Council members commended Burundi’s gains, calling for further steps to be taken towards ensuring a durable peace.  Ethiopia’s delegate said the Council’s support of the East African Community‑led dialogue remained important for creating the conditions for peaceful and democratic elections in 2020.  Other steps for the international community included helping to boost economic growth, ensuring a political environment that was conducive to resolving differences and bolstering Burundi’s already strong institutions, he said.

Also delivering statements were representatives of Equatorial Guinea, Kazakhstan, Côte d’Ivoire, Bolivia and Peru.

The meeting began at 10:19 a.m. and ended at 11:33 a.m.


MICHEL KAFANDO, Special Envoy of the Secretary‑General for Burundi, briefing the Council on the latest report of the Secretary‑General (document S/2018/89), said the political situation remained tense against a calm but volatile security situation.  Political developments had prevented economic gains and were not suitable for the organization of credible elections.  While remarkable progress across the country had been made, human rights violations were still being reported and concerns had been raised about the humanitarian situation.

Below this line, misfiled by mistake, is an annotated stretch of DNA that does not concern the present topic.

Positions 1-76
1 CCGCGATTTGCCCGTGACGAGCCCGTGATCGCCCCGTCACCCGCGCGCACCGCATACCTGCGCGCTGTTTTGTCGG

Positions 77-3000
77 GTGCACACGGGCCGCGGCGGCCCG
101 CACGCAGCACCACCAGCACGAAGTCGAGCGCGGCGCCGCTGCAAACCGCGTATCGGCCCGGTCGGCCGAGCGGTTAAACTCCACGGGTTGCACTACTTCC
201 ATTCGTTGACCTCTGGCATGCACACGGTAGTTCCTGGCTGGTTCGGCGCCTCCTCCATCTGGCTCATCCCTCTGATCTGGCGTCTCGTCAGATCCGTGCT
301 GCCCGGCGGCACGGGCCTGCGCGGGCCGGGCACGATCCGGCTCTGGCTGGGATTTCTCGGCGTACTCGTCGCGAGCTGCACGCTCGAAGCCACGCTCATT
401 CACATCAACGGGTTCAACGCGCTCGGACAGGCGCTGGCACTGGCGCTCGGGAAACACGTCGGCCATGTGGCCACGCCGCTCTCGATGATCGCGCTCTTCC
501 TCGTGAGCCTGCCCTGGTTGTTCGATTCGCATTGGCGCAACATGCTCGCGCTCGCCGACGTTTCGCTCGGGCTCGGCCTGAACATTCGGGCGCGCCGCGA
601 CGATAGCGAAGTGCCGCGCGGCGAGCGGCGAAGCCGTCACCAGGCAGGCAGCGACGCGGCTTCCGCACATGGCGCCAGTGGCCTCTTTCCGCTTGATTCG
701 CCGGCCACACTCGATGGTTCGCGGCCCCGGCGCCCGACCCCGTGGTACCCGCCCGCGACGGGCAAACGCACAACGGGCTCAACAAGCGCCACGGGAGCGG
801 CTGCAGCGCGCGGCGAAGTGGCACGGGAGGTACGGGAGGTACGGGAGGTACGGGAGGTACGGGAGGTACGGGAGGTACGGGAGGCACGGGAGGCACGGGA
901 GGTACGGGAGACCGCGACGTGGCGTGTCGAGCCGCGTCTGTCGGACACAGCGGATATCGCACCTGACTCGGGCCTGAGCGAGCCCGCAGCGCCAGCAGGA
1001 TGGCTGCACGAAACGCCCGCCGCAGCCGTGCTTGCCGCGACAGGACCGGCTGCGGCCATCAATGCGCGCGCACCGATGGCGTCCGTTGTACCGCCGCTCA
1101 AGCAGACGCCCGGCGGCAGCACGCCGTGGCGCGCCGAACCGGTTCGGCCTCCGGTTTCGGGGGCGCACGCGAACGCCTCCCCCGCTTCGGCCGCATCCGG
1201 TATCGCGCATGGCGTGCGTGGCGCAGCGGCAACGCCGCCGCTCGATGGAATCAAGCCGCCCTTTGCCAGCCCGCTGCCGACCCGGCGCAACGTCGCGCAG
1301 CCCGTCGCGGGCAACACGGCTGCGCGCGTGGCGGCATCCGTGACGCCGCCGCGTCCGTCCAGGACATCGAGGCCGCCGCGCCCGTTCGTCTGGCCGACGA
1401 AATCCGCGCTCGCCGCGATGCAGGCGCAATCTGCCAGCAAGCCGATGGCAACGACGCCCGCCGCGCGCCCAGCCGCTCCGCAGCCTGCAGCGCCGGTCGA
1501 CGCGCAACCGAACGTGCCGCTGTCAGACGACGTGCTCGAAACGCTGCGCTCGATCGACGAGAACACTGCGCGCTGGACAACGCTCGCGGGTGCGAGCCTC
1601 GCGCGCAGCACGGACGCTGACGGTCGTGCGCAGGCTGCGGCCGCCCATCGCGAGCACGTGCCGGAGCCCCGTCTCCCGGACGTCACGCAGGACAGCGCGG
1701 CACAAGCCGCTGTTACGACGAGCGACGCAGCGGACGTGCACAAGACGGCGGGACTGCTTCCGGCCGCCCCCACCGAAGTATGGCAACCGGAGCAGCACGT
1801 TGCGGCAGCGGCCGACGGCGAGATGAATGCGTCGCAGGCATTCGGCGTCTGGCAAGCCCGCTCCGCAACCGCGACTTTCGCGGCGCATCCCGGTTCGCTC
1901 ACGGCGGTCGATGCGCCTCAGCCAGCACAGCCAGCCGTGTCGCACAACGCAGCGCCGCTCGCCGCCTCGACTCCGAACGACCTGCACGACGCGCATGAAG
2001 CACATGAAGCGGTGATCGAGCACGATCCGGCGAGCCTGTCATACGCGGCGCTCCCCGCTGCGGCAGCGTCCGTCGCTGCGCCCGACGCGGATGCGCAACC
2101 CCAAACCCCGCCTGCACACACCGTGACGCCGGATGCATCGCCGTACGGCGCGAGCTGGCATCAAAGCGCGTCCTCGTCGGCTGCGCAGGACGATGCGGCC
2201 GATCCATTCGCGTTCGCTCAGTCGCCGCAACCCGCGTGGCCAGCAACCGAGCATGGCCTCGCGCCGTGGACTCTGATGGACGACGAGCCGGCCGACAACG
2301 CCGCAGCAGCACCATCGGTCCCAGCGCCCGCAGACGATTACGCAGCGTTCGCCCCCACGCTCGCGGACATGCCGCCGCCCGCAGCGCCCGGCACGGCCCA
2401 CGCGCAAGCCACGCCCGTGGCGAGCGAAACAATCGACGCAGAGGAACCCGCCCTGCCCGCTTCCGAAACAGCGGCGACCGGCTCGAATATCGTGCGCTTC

Elaborating on those trends, he said the Government’s decision to amend the Constitution would be decided upon in a referendum in May.  The Secretary‑General’s recommendation had made explicit the significance of article 299 of the Constitution, which stated that such revisions should not be considered if they jeopardized national unity.  The essence of the Arusha Peace and Reconciliation Agreement, the basis of Burundi’s Constitution in 2005, had addressed a range of issues, including good governance and the protection of minority rights.

Welcoming efforts made during the inter‑Burundian dialogue, he said the region had decided to continue those talks, with strong commitments from the African Union and other regional partners.  Dialogue remained indispensable, as the process sought to bring Burundians closer together with a view to building a strong nation.  Yet, Burundi continued to be a concern to the international community.  The constructive cooperation between the country and the United Nations already existed.  The Secretary‑General’s report was guided by impartiality and aimed at ensuring that efforts were being made to improve conditions for all Burundians.